In addition to identifying an existing bottleneck, business users can use Optimize to identify when bottlenecks are likely to happen.

Smooth-running processes have uninterrupted flow and low amounts of work in progress (WIP) outside of the bottleneck. On the other hand, chaotic processes with large batches will make forecasting problems or tracking improvements difficult.

Consider creating reports and alerts to track WIP in front of the bottleneck. Accumulating work before the bottleneck can lead to it receiving a large batch of work and slowly processing it.

Let’s go to our hiring demo example. If the first round interview is the known bottleneck, then the number of process instances in progress is a concern but the bottleneck hasn’t been reached. This report shows all applicants up to just after the phone interview.

process instance count
flow node filter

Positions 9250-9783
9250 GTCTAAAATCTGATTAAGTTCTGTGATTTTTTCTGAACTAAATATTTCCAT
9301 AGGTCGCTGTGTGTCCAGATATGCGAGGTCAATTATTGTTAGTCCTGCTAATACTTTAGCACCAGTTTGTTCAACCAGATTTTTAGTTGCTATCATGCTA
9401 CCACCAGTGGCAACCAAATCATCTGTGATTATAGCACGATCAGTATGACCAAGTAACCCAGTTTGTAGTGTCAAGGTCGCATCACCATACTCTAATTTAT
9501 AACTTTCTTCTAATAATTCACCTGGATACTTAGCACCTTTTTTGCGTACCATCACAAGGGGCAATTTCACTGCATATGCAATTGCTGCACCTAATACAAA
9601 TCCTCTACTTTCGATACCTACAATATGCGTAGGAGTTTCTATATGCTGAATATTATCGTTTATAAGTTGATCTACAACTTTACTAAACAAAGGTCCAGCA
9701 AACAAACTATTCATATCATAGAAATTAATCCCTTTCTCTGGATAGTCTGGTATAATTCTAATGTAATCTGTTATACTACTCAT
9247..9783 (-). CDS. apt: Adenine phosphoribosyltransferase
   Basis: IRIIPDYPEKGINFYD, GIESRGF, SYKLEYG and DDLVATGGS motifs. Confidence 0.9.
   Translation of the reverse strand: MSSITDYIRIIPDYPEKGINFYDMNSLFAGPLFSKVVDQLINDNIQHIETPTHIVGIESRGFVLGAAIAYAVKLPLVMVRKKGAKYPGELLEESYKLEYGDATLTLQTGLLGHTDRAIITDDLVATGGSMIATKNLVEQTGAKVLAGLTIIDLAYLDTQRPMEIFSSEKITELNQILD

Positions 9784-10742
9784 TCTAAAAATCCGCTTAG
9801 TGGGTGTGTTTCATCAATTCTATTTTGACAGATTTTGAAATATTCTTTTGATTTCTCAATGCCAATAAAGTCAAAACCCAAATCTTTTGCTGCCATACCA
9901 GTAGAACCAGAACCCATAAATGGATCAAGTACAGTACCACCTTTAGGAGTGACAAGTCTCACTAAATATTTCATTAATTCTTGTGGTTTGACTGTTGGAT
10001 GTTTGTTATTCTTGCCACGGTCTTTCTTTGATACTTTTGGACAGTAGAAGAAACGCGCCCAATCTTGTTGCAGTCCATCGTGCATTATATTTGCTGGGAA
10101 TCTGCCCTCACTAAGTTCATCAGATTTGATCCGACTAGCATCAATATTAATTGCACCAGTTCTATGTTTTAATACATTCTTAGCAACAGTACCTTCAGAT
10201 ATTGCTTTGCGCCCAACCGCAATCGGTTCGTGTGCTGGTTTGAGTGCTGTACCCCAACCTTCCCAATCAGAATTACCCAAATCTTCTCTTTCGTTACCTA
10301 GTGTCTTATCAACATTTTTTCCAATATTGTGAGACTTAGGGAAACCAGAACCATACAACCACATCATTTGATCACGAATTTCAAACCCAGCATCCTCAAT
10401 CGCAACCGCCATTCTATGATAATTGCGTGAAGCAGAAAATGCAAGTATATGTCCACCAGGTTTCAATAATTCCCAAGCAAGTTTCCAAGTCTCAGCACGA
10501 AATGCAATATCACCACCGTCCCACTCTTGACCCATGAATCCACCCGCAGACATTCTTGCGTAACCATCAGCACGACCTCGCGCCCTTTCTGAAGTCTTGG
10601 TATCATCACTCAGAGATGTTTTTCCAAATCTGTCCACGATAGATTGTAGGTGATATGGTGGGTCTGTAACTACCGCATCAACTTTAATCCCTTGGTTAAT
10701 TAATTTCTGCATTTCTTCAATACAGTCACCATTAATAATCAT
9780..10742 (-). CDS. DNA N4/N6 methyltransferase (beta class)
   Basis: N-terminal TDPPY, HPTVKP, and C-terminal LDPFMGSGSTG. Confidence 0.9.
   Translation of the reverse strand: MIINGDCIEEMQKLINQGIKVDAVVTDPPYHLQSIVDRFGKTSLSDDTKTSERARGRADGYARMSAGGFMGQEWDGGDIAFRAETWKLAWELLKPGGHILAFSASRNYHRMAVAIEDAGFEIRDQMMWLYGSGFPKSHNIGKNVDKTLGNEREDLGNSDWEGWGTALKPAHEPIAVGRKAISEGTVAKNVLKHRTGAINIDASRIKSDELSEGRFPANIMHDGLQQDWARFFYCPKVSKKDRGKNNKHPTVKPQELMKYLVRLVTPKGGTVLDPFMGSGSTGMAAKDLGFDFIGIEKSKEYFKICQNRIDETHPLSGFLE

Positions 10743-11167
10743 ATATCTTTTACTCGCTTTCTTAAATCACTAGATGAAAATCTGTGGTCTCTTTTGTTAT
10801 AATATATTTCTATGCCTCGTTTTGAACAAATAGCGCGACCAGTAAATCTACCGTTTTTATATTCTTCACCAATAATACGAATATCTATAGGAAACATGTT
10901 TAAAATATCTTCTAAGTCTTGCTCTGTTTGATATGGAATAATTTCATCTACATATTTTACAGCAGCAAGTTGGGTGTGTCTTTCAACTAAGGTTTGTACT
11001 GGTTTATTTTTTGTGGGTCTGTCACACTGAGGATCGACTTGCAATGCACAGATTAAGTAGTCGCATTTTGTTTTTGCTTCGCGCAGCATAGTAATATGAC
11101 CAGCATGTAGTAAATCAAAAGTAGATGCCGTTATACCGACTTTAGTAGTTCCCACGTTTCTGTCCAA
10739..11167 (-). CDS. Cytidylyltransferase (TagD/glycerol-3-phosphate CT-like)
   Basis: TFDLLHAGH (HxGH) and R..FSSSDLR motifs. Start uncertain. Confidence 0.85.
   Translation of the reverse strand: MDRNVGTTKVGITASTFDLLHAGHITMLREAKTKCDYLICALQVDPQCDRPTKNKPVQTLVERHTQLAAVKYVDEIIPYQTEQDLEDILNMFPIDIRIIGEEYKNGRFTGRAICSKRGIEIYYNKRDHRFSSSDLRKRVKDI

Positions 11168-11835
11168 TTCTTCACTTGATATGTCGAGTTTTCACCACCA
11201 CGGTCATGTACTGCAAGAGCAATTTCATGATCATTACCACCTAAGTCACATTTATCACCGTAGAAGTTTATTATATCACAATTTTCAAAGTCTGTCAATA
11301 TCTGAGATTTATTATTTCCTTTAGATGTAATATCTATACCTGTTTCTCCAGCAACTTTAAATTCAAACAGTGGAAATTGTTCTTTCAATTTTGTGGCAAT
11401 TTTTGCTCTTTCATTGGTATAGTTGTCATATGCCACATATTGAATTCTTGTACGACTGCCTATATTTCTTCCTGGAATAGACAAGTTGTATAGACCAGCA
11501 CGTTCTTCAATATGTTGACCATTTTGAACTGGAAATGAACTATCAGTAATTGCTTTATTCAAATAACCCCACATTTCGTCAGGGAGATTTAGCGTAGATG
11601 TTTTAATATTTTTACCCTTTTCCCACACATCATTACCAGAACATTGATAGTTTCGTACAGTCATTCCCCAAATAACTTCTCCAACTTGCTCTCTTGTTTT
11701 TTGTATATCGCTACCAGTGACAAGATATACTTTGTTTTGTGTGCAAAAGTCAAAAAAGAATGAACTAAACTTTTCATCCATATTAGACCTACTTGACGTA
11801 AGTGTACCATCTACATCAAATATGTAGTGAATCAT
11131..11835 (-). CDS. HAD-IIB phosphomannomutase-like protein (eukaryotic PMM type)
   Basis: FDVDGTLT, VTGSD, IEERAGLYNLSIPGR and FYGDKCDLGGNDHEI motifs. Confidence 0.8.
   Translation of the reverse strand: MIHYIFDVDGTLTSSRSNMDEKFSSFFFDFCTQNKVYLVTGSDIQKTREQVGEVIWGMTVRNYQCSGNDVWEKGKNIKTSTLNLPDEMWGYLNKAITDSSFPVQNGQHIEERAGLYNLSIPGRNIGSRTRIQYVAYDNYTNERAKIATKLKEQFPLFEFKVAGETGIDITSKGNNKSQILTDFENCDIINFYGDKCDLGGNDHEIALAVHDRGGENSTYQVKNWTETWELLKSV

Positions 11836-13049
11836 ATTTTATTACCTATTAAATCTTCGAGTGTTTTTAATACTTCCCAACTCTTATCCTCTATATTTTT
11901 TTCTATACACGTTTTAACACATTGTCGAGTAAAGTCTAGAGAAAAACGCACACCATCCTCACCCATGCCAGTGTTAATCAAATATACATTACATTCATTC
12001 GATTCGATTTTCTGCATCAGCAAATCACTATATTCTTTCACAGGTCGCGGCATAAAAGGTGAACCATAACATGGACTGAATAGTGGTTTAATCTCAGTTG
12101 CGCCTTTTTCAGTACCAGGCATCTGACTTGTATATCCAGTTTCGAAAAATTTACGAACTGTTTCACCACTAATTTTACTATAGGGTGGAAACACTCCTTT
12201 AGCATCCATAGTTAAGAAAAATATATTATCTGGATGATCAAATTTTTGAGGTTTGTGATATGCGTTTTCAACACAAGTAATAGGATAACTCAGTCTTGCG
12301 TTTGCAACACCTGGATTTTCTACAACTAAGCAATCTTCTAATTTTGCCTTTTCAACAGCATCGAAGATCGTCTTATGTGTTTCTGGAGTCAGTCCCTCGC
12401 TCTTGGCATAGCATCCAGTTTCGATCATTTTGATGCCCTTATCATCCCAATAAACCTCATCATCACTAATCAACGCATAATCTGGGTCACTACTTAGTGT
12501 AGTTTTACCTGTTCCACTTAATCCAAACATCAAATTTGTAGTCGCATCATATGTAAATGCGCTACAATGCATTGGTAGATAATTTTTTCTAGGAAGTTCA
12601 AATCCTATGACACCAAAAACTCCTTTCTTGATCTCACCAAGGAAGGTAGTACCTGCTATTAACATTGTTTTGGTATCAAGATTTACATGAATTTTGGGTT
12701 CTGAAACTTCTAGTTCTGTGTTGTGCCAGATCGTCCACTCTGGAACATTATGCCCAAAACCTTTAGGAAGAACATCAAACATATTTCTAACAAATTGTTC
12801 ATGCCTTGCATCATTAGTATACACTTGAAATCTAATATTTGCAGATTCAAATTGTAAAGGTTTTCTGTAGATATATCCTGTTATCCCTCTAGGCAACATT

Step 4: Elevate the Constraint

If you’ve identified your bottleneck, improved bottleneck performance, ensured smooth flow into the bottleneck, and work is still piling up at the bottleneck, then it’s time to add more resources.

You probably need to hire more staff. Thankfully, in Optimize you can find the data you need to make an educated decision with the correct reports. There are a few ways to forecast capacity.

Historical capacity

Looking at a breakdown of completed user task count by assignee and user task in September 2019, you can see approximately how many user tasks an average worker completes during a period. This can be extrapolated to see what additional headcount would provide. Of course, it may take some time for the new workers to reach maximum capacity, so keep that in mind when estimating productivity.

stacked bar chart

Theoretical capacity

You can also use task duration to calculate the theoretical capacity of your team. View the average user task work duration grouped by user tasks in a line chart, and you have a baseline for how long it takes to perform a task.